They Eat Horses, Don’t They?

The recent controversy over slaughterhouses in the United States brought to light the fact that in many parts of the world today, including France, Belgium, Sweden, Italy and Japan, people still eat horses.

Celebrity chef Gordon Ramsay notoriously encouraged people to cook horsemeat during an episode that aired in May 2007 on his television show The F-Word (a show that ran for two seasons in the U.K. before it was cancelled), and in response some protesters had a truckload of manure dumped in front of his Claridge’s restaurant in London.

Proponents of eating horse meat cite the nutritional value, cleanliness and taste, and pooh-pooh the taboos against eating horse flesh as sentimental and irrational given that we consume vast quantities of other dead animals, fish and fowl.  

I am not a vegan or a vegetarian.  I consumed turkey flesh on Thanksgiving Day.  I don’t know what we should do about slaughterhouses in the United States.  I don’t know if there is such a thing as “humane slaughter,” though I have heard it is all the rage among people who want to “love animals and have their hamburger too.”  I am concerned about the sensational aspect of butchery on some of the cooking shows I have viewed recently.  More and more, there seems to be a point at which the contestants or celebrity chefs are required to butcher some variety of animal, bird or fish on television.  

Vice-presidential candidate Sarah Palin was vilified for admitting (or bragging) that she took part in hunting expeditions for moose, bear and caribou.  I am no Palin fan, but I did wonder if all of her critics had found a way to avoid killing all animals.  Buying supermarket shrink-wrapped, ranch-raised beef steak is not equivalent to using a high-powered rifle to shoot caribou from a helicopter, but there is still a dead animal in there somewhere.  At least the caribou had a life of some freedom before it died.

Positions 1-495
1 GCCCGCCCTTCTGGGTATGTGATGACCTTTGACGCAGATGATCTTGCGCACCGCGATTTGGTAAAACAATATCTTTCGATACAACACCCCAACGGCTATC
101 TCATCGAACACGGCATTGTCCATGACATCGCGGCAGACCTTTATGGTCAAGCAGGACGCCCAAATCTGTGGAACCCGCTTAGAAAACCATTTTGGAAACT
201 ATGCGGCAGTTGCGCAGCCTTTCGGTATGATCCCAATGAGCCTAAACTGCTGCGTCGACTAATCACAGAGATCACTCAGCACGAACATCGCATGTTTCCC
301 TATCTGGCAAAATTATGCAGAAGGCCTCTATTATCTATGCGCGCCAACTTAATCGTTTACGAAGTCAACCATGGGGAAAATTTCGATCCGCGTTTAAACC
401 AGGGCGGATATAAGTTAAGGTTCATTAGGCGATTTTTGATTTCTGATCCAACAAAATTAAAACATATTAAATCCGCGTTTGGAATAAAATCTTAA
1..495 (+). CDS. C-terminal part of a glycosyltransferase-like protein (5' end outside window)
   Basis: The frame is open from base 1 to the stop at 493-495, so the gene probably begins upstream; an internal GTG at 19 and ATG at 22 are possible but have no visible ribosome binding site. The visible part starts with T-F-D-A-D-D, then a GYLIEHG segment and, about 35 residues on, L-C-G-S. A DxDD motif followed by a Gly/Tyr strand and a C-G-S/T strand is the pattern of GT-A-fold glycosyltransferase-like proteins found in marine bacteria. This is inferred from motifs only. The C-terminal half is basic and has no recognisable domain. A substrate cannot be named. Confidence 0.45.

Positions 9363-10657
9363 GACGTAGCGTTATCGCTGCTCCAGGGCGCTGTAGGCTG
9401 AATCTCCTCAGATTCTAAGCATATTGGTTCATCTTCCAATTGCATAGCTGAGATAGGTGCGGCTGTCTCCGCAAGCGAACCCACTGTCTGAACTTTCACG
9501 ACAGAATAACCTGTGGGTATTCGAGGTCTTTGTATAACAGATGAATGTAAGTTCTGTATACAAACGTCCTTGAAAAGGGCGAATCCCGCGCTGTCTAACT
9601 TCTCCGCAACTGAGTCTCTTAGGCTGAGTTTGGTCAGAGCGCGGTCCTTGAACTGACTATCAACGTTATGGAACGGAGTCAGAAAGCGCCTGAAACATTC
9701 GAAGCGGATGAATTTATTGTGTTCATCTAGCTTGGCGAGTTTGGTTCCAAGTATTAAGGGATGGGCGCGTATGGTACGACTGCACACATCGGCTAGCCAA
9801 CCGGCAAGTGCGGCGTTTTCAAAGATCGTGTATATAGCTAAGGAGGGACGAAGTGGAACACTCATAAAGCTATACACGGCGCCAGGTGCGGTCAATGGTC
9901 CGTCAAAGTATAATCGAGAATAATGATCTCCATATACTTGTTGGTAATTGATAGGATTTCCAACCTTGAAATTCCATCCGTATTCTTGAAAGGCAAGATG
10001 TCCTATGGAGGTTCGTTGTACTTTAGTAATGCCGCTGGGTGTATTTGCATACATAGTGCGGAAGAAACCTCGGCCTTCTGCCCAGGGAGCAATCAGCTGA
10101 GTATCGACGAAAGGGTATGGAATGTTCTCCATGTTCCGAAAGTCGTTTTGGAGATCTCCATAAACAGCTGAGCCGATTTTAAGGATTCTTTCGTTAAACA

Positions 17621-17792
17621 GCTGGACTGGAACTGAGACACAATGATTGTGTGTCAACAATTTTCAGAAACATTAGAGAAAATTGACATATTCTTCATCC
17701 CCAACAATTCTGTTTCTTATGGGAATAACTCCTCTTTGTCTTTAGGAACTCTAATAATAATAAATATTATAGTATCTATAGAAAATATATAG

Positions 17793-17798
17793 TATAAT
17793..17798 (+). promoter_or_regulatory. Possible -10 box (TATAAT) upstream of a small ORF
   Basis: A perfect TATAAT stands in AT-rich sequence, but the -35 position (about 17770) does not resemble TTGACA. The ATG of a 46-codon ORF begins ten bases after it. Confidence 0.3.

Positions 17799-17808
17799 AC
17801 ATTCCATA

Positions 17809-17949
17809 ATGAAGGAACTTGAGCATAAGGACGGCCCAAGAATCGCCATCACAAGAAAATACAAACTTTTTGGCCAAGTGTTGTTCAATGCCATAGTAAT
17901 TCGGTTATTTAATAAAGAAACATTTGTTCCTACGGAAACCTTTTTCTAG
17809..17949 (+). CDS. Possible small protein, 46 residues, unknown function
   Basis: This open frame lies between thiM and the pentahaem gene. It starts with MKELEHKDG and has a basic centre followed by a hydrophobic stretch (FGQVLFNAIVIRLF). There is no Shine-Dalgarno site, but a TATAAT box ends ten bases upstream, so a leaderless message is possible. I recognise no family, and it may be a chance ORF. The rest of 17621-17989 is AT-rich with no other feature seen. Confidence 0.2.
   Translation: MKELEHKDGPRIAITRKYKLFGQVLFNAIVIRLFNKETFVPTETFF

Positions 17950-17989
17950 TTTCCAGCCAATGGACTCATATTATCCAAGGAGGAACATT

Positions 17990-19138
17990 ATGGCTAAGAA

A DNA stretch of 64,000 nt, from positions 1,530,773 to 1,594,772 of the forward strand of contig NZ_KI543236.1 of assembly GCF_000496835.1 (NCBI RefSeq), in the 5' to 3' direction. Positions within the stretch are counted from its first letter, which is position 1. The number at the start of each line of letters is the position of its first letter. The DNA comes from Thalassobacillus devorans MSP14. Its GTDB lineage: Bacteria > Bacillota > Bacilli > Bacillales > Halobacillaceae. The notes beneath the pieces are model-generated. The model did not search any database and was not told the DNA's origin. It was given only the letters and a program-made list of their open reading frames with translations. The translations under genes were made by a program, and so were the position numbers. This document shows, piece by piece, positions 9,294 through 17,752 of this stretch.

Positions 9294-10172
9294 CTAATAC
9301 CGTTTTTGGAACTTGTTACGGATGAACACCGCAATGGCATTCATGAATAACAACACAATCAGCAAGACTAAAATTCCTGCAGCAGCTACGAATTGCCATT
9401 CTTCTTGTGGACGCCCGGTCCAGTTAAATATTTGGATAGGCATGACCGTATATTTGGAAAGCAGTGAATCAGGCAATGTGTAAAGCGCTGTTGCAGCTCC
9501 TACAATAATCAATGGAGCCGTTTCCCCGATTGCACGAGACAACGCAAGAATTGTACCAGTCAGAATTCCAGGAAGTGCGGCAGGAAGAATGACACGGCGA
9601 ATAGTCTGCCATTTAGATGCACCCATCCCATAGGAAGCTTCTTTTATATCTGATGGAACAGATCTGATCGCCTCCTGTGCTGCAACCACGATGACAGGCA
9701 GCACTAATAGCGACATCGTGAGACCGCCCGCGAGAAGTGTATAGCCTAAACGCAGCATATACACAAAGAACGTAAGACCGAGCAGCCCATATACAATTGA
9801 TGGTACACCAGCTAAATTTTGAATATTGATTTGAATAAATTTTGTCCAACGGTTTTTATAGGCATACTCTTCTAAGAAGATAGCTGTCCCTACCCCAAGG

Even vegetarian and vegan diets cause animal deaths, if only through “collateral damage.”  A paper published in July 2003, in the Journal of Agricultural and Environmental Ethics, entitled The Least Harm Principle May Require that Humans Consume a Diet Containing Large Herbivores, Not a Vegan Diet looked into the subject of deaths caused to small animals, birds and reptiles by large scale production of non-meat food products.  Using the “least harm” principle, Steven L. Davis, Professor Emeritus, Growth Biology at Oregon State University, and specialist in a field called “animal bioethics,” concluded that a grass-fed beef diet did the “least harm” to other animals, given that even a vegan diet caused significant death to large numbers of small animals, birds and reptiles due to harvesting practices.  

A response to Davis’ thesis is offered by Gaverick Matheny (School of Public Health at Johns Hopkins) here.  

I don’t know if there is a correct answer.  I don’t know if the pain experienced by a wild “mouse caught in a thresher” is comparable to the pain experienced by a domestic cow killed by a bolt to the brain after a life spent in captivity.  I believe it is a question we as compassionate human beings should ask.

Is there such a thing as “humane slaughter?”  

How do we do the “least harm” to our fellow creatures?

3 Responses to “They Eat Horses, Don’t They?”
  1. Lesley Dewar says:

    There are some creatures that should never be killed for food – like dolphins!

    These are the links to fight the secret dolphin slaughter in Japan.

    They urgently need your help now.
    Please pass this on to every one you know.


  2. theandbetween says:


    Thanks for your comment.

    Do you believe horses are also creatures that should never be killed for food?

    Do you agree with the researcher who concluded a large herbivore diet causes “the least harm?”

  3. lesleylodge says:

    In the UK and now in much of Europe, this issue has become very topical as horsemeat keeps being found in supermarkets in processed meals and labelled as “fresh beef”. I firmly believe healthy horses should not be killed for consumption. I’ve heard talk of an abbattoir offering of £250 for a mare and foal. That just seems plain wrong.

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